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News :: Environment : Human Rights : Labor : Media : Organizing : Politics : Race : Social Welfare : Technology
More racist gov’t atrocities exposed
16 Sep 2005
The ravages of capitalism continue to be exposed in the aftermath of Katrina, as even more stories highlighting the official hostility and neglect toward the poor and people of color of the region—before, during and after the hurricane—are brought to worldwide attention
As flood waters recede
More racist gov’t atrocities exposed
By LeiLani Dowell
Published Sep 15, 2005 11:19 PM

The ravages of capitalism continue to be exposed in the aftermath of Katrina, as even more stories highlighting the official hostility and neglect toward the poor and people of color of the region—before, during and after the hurricane—are brought to worldwide attention.

Two paramedics from California trapped in New Orleans by the storm after attending a conference there wrote a gripping account of their experiences that appeared first in Socialist Worker, circulated widely on the Internet, and eventually was picked up by other media.

Lorrie Beth Slonsky and Larry Bradshaw reported how, for several days, they and a large group of people, mostly African Americans, tried to survive and find a way out of the city. They watched food spoil in a locked Walgreen’s store as police, who could have opened it up to distribute food and water to the increasingly desperate population, instead drove away “looters.”

After being denied entrance to the Superdome and the Convention Center, the group decided to camp near the police command headquarters. But a police commander came across the street and told them to “walk to the Pontchartrain Expressway and cross the greater New Orleans Bridge where the police had buses lined up to take us out of the City. The crowd cheered and began to move. We called everyone back and explained to the commander that there had been lots of misinformation and wrong information and was he sure that there were buses waiting for us. The commander turned to the crowd and stated emphatically, ‘I swear to you that the buses are there.’”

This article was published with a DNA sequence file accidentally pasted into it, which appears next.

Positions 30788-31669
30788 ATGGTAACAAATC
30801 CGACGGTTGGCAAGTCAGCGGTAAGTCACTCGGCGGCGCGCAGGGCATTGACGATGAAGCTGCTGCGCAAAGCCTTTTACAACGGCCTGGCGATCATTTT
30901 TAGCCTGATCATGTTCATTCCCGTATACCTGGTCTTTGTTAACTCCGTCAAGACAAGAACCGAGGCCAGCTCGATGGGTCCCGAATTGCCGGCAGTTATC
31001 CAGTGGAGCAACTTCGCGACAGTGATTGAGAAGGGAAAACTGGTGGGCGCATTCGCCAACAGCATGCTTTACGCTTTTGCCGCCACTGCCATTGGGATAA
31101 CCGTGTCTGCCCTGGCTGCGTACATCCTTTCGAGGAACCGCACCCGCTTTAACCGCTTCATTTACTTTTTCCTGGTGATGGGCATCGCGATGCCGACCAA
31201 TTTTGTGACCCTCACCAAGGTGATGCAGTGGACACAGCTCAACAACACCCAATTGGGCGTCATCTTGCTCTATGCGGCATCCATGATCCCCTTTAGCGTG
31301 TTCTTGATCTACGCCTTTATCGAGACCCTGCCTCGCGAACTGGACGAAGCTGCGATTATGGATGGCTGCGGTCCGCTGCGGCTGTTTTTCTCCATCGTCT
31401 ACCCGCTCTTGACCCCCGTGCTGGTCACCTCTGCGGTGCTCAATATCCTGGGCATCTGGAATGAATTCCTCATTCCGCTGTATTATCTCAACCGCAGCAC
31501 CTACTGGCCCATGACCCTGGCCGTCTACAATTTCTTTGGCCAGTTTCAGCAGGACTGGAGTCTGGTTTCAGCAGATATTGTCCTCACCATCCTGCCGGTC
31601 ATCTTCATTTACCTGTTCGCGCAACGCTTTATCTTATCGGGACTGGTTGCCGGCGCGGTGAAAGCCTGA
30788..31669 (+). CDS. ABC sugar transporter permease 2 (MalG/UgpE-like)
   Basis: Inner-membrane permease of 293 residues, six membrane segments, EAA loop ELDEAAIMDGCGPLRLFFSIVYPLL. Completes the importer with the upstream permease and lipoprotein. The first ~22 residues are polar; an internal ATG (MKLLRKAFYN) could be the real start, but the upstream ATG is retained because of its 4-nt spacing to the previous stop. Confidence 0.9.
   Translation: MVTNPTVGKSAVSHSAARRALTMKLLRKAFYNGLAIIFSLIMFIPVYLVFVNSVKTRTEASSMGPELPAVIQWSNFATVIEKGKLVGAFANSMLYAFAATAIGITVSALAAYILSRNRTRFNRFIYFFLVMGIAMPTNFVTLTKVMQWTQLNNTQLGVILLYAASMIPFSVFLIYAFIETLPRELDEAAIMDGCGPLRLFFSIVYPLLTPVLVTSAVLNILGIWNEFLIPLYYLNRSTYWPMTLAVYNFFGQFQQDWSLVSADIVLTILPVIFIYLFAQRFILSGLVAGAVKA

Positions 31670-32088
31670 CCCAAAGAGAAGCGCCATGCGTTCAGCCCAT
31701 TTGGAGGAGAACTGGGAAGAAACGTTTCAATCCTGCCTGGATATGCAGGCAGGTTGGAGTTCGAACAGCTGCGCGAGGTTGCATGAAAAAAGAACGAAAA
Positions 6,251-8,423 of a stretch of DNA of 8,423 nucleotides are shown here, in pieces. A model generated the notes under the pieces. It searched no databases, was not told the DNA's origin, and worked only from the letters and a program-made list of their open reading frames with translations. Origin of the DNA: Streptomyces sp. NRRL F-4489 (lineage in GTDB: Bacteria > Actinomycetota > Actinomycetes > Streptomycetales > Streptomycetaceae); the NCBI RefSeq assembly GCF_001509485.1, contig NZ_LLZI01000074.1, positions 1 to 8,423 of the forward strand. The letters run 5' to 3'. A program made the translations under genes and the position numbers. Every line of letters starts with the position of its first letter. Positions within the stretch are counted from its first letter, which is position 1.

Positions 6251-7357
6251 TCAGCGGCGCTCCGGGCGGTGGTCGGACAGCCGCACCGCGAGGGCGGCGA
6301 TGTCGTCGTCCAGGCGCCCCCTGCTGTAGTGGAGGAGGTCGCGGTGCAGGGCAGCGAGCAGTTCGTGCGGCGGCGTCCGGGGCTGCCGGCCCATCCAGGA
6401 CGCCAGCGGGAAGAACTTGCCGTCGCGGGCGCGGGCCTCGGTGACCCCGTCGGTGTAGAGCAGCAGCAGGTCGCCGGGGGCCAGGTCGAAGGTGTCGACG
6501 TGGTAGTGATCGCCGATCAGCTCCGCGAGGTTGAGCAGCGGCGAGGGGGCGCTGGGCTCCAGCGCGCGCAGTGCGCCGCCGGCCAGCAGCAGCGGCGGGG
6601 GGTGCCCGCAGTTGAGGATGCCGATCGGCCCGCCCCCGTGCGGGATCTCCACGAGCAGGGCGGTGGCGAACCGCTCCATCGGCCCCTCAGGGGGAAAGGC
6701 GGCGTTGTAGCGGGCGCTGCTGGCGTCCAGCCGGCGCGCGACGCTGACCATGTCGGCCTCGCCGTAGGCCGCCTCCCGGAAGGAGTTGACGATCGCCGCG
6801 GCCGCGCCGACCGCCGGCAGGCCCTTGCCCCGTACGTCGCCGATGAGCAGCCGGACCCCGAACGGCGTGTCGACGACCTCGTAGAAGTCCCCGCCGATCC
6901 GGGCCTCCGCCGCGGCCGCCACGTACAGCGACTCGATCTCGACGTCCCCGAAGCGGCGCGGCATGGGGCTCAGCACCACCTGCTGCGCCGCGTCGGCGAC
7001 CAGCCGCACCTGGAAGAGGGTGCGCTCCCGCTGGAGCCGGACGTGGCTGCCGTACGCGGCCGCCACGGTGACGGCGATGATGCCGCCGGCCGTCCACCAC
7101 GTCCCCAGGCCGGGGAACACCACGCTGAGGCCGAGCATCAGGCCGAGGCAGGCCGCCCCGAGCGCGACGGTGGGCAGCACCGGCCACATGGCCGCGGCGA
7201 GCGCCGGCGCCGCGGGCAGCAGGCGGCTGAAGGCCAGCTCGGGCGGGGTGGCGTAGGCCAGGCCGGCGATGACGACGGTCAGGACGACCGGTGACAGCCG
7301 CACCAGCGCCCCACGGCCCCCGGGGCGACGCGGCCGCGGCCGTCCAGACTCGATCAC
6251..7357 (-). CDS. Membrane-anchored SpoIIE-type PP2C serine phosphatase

The group began attracting others, including the elderly, people with small children and the disabled, as they marched the two to three miles to the freeway and up the steep incline to the bridge.

But then “armed Gretna sheriffs formed a line across the foot of the bridge. Before we were close enough to speak, they began firing their weapons over our heads.” The group had to retreat, back to the flooded city.

In finally reporting on this story, the Sept. 10 New York Times said, in racist terms, that police agencies in the suburbs to the south of New Orleans were “so fearful” of evacuees that they “sealed a crucial bridge over the Mississippi River and turned back hundreds of desperate evacuees.”

A Love Canal-type landfill

In addition, the consequences of the neglect of the poor and people of color in the region before the hurricane continue to come to light. An article in the Sept. 12 issue of the magazine Solid Waste and Recycling tells of a “Love Canal-type landfill submerged in New Orleans.”

The area, called the Agriculture Street Landfill, is an example of environmental racism: “The ASL is situated on a 95-acre site in New Orleans Parish, Louisiana. ... Houses and buildings ... were constructed in later years directly atop parts of the landfill. Residents report unusual cancers and health problems and have lobbied for years to be relocated away from the old contaminated site, which contains not only municipal garbage, but buried industrial wastes. ... The site was routinely sprayed with DDT in the 1940s and 50s and, in 1962, 300,000 cubic yards of excess fill were removed from ASL because of ongoing subsurface fires.” The article says a few years ago the site was fenced in and covered with clean soil.